Between 1945 and 1949, Brooks’s career flourished. She published her first book A Street in Bronzeville, a slim collection of poems that included “the mother,” a then controversial poem about abortion, and “kitchenette building” a grim portrait of life in Chicago’s kitchenette buildings. The collection established Brooks as a critical voice in American letters. Her second collection of poetry, Annie Allen, experimented with more elaborate and difficult diction; the title of its main poem, “The Anniad” is a parody of Virgil’s Aeneid. Its formality demonstrated Brooks’s mastery of modernist form and her ability to manipulate language. It was an overt proclamation that the life of an ordinary black girl merited the same serious consideration as a Latin epic. In his review of “The Anniad,” Langston Hughes echoed the enthusiastic attitude of many critics toward Brooks. He wrote, “the people and poems in Gwendolyn Brooks’s book are alive, reaching, and very much of today.”
After the success of Annie Allen, Brooks began working on “American Family Brown” a series of poems that focused on the socioeconomic struggles of black Americans. The poems were initially rejected by her publisher and after much back and forth and revision, it became Maud Martha. A novel composed of 34 chapters in verse, Maud Martha tells the story of a young black woman living a normal life. She falls in love, marries, has dreams, and sometimes feels fulfilled. She is sad, but also happy. Her life, like many others, is composed of a series of mundane moments. Like Rankine’s Citizen, it’s a deft mix of meditation and observation. Maud Martha’s experiences highlight the sometimes unexceptional nature of being black in America. Its opening pages make clear the gap between the character’s life and her dreams:
What she liked was candy buttons, and books, and painted music (deep blue, or delicate silver) and the west sky, so altering, viewed from the steps of the back porch; and dandelions./ she would have liked a lotus, or China asters or the Japanese Iris, or meadow lilies—yes, she would have liked meadow lilies, because the very word meadow made her breathe more deeply...
Maud Martha is not an exceptional character. Brooks’s novel demonstrates how Maud Martha’s experiences of sexism, colorism, and poverty intersect with experiences of young love and adjusting to a new city. It is an attempt to show that “mundane scenes” even for black people “add up to a well-lived life.”
After the publication of Maud Martha, Brooks’s poems took a more overtly political tone and the politics of her personal life and her writing became more intertwined. She developed a deep interest in nurturing black literature, which led her to leave her publisher Harper & Row for smaller black-owned publishing companies. In the 1970s she joined Broadside Press where she published the rest of her poetry (Riot, Family Pictures, Aloneness, Aurora, and Beckonings) and the first volume of her autobiography, Report from Part One. In a chapter titled “Journeys,” Jackson chronicles the latter half of Brooks’s life, a period marked by her foray into the “current of Black Consciousness with her Black Community, her Black Family at large.” She spoke on the Women’s Liberation movement and like many black women at the time felt distinctly excluded from it. “I think Women’s Lib is not for black women for the time being,” she said.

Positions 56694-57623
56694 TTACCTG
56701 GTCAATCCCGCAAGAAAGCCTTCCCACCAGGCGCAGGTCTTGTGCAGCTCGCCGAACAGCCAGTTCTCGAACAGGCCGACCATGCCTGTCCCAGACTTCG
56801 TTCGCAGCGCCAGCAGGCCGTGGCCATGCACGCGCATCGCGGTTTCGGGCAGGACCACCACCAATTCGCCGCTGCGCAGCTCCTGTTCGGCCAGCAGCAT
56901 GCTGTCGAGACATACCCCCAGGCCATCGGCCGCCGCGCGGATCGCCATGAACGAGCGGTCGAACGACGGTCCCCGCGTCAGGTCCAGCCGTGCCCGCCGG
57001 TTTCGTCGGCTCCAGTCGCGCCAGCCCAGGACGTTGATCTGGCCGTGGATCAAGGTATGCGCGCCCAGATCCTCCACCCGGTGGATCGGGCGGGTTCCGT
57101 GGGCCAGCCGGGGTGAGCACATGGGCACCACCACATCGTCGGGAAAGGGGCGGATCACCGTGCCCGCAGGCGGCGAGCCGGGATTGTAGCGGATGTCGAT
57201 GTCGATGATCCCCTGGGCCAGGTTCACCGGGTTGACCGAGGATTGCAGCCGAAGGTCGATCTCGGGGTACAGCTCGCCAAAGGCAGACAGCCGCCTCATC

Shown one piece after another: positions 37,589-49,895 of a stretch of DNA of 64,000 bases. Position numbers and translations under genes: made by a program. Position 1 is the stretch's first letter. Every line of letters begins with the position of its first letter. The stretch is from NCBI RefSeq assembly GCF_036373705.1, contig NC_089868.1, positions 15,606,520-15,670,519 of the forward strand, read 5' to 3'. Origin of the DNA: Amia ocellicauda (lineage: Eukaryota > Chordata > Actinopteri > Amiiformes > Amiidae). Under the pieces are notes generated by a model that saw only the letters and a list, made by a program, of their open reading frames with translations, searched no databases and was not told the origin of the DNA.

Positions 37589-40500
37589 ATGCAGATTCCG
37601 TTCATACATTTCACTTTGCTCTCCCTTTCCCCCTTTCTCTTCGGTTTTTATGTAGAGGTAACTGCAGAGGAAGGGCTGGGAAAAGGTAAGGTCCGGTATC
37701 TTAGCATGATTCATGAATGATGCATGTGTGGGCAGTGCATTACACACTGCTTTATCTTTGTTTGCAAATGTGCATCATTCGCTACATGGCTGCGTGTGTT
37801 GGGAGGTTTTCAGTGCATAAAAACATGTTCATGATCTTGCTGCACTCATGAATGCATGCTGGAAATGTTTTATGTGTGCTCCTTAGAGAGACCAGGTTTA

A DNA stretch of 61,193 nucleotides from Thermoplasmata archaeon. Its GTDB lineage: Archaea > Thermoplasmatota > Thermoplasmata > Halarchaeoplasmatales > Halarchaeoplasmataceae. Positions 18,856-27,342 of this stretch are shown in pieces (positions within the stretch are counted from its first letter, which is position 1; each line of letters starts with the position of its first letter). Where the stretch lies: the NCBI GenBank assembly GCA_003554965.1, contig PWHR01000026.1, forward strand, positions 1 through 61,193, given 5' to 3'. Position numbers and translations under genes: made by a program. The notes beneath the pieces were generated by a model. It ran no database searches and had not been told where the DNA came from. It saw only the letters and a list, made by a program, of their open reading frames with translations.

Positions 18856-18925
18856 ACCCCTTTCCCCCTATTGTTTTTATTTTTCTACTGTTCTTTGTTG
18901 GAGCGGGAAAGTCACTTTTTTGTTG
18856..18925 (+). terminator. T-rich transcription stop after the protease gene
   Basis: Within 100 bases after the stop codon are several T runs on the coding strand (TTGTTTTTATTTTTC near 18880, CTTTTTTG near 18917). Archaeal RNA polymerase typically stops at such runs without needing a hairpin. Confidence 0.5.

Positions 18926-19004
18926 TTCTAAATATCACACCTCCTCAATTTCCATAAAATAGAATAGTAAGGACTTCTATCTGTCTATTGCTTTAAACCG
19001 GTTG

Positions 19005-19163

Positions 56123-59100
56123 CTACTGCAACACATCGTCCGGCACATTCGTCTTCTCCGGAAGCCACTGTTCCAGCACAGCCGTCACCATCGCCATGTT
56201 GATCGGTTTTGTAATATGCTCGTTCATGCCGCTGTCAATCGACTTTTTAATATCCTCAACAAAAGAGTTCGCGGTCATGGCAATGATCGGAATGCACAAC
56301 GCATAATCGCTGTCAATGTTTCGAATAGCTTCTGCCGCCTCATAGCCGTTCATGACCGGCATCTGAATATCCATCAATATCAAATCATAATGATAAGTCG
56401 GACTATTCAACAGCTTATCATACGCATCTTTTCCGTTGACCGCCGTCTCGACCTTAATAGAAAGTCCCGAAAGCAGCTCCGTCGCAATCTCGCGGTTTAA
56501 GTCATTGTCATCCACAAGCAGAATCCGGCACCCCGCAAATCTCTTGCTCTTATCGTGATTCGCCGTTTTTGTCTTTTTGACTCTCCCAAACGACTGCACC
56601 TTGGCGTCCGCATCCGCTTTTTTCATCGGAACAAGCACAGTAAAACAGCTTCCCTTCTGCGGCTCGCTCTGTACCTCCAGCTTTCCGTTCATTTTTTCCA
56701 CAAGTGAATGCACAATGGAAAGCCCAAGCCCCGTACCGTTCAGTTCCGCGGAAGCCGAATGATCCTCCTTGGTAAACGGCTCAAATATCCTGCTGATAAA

She was right. After decades of telling the stories of the people around her, she now found her own voice was being drowned out. On a trip with fellow American writers to Kiev and Leningrad in 1982, Brooks was interviewed for an article called: “What It Means to Be Black.” During that interview Susan Sontag interrupted Brooks and began to give an answer. Brooks was taken aback. “Why do you turn from me to her with this question,” she said to the interviewer. “Obviously, being Black, I know more about what it means to be black than does she.” An enraged Sontag then told Brooks: “I turn my back upon you.” In this situation Jackson sees both Brooks’s “great sense of humor” and Sontag’s “sense of superiority and rage at her loss of white privilege to speak on behalf black people.”
At the end of her life, Brooks reunited with her husband Henry (they were separated for a period of time) and continued to shore up her relationship to her identity. She traveled to several countries in Africa attempting to build a connection with the diaspora while also continuing to read and write. She consulted for the Library of Congress before there was an official poet laureate. She hosted a range of writers for her reading series “before the word diversity was fashionable” and worked to lift “up the face of the real America.” Brooks remained active in her work—travelling and giving readings—up until her death in December 2000.
Gwendolyn Brooks understood the privilege of being ordinary long before it acquired the urgency it has today. The ordinary gives a sense of comfort—it is not to be feared nor questioned. It does not draw suspicion. The ordinary person can walk to the corner store, drive freely, and live without apprehension. For Brooks, the survival of black people in America depended on a lifelong insistence that they too were ordinary.